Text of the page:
July 16 2004

Editorial:

Mayor and Cronies Attempt End-Run on San Diego Residents

It is amazing that a lame-duck Mayor, who in all probabilities will not be reelected, and a seriously flawed City Council, which has three of its members under investigation for “conduct unbecoming” i.e. allegedly taking bribes from a Strip Club owner, are attempting to change how the City of San Diego is governed. San Diego is a charter city of the State of California. In order to change how the city is governed, an Amendment to change to the City Charter must be submitted to the voters in accordance with State law.

Mayor Dick Murphy, in consultation with his business and political cronies decided that they should abandon the City Manager-Council form of government that has served the City since 1931. In its place they would bring back what would be euphemistically called a “strong Mayor” form of government. In this scenario, the Mayor would be a “Chicago style Mayor with ultimate power over the City Council, the City Manager and all City appointments, the various departments and the budget.

The City, in its storied past, has experienced what were a series of “strong Mayor” forms of government since it’s founding in 1850. Perhaps a brief trip back into the San Diego City’s history would be enlightening.

- The State Government incorporated San Diego as a City on March 27, 1850. San Diego was the third city to be admitted to the Union. The government consisted of a Mayor, a 5 member Common Council, a City Attorney and Marshall, a City Clerk, Assessor and a Treasurer. The Common Council and the Mayor would appoint all other officials that they needed. Couple things went wrong with that form of government in that the Common Council and the Mayor were the only ones that were elected all others they hired and fired. Something went wrong with that “strong Mayor” form of government it only lasted two years and the City went bankrupt! .

-The State took over the City in 1852. The State appointed a three member Board of Trustees that could do very little without the approval of the State. This sorry state of affairs lasted until 1876 when the State increased the Board of Trustees to five and entrusted them with some of their previous powers.

-In 1887 the voters of San Diego adopted a new Charter replacing the Board of Trustees with a Mayor-Council form of government (strong Mayor).

-In 1889 the Charter was amended, once again, and the Strong Mayor was patterned along the same lines as the heads of the State and Federal governments. The Mayor could veto legislation passed by the Common Council.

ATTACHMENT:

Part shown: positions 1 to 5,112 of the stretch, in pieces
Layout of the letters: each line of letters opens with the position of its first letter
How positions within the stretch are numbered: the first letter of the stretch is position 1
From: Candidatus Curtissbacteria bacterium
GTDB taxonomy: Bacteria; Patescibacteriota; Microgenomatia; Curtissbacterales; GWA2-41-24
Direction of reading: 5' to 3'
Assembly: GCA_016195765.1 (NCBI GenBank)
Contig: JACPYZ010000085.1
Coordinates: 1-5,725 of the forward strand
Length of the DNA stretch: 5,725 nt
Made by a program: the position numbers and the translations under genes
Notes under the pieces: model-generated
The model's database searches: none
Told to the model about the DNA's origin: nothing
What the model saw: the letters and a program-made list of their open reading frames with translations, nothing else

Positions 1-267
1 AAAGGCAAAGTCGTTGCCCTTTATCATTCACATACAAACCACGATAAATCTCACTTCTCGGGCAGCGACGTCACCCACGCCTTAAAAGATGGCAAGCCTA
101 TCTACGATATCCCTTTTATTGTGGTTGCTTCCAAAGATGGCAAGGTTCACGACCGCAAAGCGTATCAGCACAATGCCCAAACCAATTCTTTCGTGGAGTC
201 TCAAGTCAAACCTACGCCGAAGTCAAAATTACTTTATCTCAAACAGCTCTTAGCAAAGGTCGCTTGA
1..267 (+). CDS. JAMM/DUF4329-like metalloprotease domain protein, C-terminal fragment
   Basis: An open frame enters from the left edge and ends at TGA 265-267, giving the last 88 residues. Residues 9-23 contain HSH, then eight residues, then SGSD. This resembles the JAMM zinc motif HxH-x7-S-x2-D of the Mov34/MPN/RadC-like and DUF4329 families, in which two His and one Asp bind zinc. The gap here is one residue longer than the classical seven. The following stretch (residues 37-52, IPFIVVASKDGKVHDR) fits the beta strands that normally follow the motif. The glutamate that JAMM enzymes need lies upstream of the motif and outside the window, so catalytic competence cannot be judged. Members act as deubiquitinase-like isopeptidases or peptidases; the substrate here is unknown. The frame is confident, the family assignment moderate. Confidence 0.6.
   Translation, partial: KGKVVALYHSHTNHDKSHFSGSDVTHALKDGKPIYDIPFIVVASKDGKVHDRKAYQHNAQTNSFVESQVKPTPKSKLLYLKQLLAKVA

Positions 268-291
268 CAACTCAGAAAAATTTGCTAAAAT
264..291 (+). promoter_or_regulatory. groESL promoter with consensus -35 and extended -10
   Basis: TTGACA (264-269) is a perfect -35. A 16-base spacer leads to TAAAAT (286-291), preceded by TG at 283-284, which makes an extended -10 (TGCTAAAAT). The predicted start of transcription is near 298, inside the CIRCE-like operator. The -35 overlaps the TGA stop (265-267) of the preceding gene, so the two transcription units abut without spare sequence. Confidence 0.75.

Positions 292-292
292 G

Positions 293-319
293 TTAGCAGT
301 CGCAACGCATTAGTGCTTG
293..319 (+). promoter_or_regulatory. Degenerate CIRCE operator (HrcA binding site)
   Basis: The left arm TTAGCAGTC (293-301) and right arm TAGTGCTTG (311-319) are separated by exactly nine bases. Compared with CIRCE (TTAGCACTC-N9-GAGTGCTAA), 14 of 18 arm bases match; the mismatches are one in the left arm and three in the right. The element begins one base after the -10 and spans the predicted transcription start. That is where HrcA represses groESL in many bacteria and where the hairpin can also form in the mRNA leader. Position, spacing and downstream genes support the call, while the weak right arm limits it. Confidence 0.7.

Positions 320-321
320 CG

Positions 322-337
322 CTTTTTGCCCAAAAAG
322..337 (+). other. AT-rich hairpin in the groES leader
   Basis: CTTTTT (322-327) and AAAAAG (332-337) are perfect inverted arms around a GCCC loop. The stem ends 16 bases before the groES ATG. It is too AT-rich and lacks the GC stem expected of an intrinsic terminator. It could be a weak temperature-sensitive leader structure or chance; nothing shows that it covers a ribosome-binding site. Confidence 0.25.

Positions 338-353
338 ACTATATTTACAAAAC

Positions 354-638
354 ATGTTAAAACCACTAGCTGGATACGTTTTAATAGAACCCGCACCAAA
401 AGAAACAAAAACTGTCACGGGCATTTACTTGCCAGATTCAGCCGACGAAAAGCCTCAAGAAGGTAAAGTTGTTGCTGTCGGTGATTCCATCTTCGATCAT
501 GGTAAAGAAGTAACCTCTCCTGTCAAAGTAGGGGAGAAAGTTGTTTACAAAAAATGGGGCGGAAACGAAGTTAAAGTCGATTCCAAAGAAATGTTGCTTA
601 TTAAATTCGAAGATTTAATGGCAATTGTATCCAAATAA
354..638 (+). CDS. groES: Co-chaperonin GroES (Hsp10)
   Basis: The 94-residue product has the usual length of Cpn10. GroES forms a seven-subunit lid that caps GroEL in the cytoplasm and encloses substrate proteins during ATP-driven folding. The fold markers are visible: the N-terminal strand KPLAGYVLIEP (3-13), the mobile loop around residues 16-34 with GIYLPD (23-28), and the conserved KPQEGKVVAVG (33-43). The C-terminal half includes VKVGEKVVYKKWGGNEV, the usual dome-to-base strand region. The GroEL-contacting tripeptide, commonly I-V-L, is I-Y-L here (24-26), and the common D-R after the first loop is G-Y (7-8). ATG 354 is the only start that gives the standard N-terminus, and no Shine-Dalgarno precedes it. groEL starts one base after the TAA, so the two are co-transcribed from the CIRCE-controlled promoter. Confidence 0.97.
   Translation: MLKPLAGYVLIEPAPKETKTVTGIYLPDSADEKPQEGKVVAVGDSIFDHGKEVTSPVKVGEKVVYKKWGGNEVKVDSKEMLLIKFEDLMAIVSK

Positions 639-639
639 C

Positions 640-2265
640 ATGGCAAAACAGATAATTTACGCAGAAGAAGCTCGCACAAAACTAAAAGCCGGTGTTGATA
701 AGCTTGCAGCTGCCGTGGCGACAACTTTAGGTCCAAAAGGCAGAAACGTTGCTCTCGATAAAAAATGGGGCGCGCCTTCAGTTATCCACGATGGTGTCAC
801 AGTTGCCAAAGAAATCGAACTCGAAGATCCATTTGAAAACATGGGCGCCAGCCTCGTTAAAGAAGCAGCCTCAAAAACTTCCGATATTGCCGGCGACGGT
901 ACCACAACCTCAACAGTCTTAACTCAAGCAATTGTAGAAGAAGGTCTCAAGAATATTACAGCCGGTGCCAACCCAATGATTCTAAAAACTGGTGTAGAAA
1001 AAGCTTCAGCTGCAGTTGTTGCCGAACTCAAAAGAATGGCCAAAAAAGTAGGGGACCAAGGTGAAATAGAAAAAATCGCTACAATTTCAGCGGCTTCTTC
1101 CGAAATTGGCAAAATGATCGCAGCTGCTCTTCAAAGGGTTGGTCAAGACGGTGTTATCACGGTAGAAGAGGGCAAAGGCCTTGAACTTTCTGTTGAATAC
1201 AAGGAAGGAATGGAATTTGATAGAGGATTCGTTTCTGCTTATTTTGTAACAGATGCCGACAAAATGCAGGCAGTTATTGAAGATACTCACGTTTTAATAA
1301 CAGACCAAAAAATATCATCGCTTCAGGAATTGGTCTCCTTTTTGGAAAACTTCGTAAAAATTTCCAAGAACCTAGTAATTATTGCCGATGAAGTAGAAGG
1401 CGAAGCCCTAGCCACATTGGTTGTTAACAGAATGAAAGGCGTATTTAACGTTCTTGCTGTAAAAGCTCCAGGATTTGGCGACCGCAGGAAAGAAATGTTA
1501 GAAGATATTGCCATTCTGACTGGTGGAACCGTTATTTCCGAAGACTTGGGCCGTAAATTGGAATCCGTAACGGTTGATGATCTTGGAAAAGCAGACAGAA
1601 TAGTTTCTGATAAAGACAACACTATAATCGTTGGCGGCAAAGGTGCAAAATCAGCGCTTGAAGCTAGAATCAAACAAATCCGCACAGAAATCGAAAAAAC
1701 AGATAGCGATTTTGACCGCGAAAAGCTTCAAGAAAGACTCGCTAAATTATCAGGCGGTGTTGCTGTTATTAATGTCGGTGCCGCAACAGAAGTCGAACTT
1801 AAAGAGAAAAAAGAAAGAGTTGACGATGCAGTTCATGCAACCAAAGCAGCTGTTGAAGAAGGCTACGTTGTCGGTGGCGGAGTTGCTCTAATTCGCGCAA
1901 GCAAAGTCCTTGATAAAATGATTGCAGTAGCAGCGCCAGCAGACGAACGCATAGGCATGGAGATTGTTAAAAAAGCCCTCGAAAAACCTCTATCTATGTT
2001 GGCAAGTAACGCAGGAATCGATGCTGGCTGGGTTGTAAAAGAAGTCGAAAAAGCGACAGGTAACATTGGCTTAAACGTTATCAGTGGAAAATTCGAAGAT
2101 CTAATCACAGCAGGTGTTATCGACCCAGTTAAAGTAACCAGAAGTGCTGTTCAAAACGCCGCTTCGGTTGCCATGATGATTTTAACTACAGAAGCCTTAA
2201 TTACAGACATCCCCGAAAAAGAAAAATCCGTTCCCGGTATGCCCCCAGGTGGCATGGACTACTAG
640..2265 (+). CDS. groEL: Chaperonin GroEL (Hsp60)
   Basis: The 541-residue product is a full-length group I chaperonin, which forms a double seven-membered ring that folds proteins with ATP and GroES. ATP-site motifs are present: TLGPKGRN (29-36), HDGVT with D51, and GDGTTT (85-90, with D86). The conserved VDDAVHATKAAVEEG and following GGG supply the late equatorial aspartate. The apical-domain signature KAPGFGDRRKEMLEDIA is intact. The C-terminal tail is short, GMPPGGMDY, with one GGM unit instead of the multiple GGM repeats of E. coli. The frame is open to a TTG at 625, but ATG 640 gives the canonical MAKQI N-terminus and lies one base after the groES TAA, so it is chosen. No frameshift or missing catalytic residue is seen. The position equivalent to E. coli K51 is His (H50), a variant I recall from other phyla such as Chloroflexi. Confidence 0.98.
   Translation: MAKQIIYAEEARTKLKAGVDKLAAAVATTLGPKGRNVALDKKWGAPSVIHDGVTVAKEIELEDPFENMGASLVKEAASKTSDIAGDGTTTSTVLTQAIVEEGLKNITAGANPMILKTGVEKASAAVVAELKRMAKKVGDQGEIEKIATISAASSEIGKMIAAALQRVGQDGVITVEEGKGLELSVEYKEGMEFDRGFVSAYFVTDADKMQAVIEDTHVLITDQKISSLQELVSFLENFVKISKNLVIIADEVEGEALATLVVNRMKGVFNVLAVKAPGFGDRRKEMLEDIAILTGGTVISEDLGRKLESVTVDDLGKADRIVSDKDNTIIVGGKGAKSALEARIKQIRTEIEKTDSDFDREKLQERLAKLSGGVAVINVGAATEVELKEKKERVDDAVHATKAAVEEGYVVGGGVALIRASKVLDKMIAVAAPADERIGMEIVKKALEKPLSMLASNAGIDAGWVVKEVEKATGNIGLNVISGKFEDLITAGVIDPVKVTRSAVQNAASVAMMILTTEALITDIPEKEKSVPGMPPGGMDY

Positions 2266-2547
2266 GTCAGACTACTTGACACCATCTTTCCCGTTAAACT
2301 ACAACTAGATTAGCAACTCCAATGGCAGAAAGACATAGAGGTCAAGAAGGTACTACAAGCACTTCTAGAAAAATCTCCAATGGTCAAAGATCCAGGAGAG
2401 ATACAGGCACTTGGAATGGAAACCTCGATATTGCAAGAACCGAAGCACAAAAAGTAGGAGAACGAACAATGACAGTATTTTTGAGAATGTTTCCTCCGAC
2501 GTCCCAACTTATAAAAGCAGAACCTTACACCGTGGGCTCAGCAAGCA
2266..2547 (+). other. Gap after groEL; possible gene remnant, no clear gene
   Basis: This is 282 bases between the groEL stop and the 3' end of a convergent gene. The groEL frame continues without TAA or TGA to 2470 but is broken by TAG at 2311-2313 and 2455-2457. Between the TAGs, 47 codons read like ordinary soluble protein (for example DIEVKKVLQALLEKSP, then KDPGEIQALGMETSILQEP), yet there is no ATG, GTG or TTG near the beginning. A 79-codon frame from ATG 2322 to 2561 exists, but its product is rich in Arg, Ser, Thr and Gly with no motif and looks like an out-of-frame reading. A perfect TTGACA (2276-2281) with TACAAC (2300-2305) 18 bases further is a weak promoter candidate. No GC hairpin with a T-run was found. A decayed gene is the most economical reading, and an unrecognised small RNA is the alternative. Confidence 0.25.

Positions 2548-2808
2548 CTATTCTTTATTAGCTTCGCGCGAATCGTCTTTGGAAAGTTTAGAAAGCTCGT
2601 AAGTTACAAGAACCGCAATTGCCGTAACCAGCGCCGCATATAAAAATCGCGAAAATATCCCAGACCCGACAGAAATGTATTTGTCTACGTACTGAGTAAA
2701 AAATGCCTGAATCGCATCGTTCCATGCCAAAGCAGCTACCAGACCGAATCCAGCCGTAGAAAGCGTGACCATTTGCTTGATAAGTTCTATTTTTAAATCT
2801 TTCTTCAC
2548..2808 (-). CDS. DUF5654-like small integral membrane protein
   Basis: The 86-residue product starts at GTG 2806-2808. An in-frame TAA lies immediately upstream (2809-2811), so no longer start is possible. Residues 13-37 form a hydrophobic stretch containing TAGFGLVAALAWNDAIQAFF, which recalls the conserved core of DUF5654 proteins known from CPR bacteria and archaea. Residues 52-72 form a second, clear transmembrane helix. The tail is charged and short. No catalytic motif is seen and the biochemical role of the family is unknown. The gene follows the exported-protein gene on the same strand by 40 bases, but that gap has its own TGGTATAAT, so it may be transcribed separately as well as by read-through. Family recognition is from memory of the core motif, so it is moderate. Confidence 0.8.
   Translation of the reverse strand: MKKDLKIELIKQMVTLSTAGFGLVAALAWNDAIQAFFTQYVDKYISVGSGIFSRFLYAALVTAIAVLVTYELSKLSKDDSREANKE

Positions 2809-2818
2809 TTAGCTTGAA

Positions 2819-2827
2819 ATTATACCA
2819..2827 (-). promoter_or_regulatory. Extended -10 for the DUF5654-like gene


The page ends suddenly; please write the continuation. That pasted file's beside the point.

-In 1909 the Charter was reworked again. Each Common Council member would now be responsible for the administration of a City Department (hiring, firing etc).

-In 1915 the Charter was revised to make room for a Manager of Operations a.k.a. City Manager who would be responsible for the administration of City Operations. The City Councilmen were out of the business of running and administering a City Department. The City had had enough of politicians running the different departments.

-In 1931 a new Charter was created in which the Manager-Council form government was created. A seven member City Council was created (now 9 members) nominated by District but elected Citywide; The Mayor was elected by citywide vote. The Mayor Chairs the Council meetings but has no veto powers. The City Manager is responsible for the Administration of most City Departments and is responsible for creating the City Budget, which must be approved by the City Council and for the hiring firing of the Department heads. This Charter is still in effect. Mayor Murphy and his Cronies are unhappy evidently they don’t have enough power to do what ever they want.

Democracy oftentimes is difficult. It requires accountability. Though the Mayor has made statements that the City should have a strong Mayor form of government, and by implication a subservient City Council, the history of San Diego from 1850- 2004 does not support the contention that we should now abandon the 1931 Charter. Modifications to the 1931 Charter have occurred in 1963,1974 and 1989. Numerous changes, such as increasing the number of Council Districts to ten, to give the Mayer Veto power with a 2/3 Council override possible. To date the City leaders have not seen fit to submit the recommendations of past Charter Review Commissions to the voter.

We are of the opinion that the Mayor and the Council should submit their proposal for a strong Mayor of government as well as the 1989 Charter Review Commission proposals to the 1931 Charter to the voters. The voters are part of the equation in changing the Charter. State Law requires it. Trying to amend the Charter by placing the change in this November’s election is a fraud..... The voters of San Diego have not been given an opportunity to vet the various proposals to change the City Charter.

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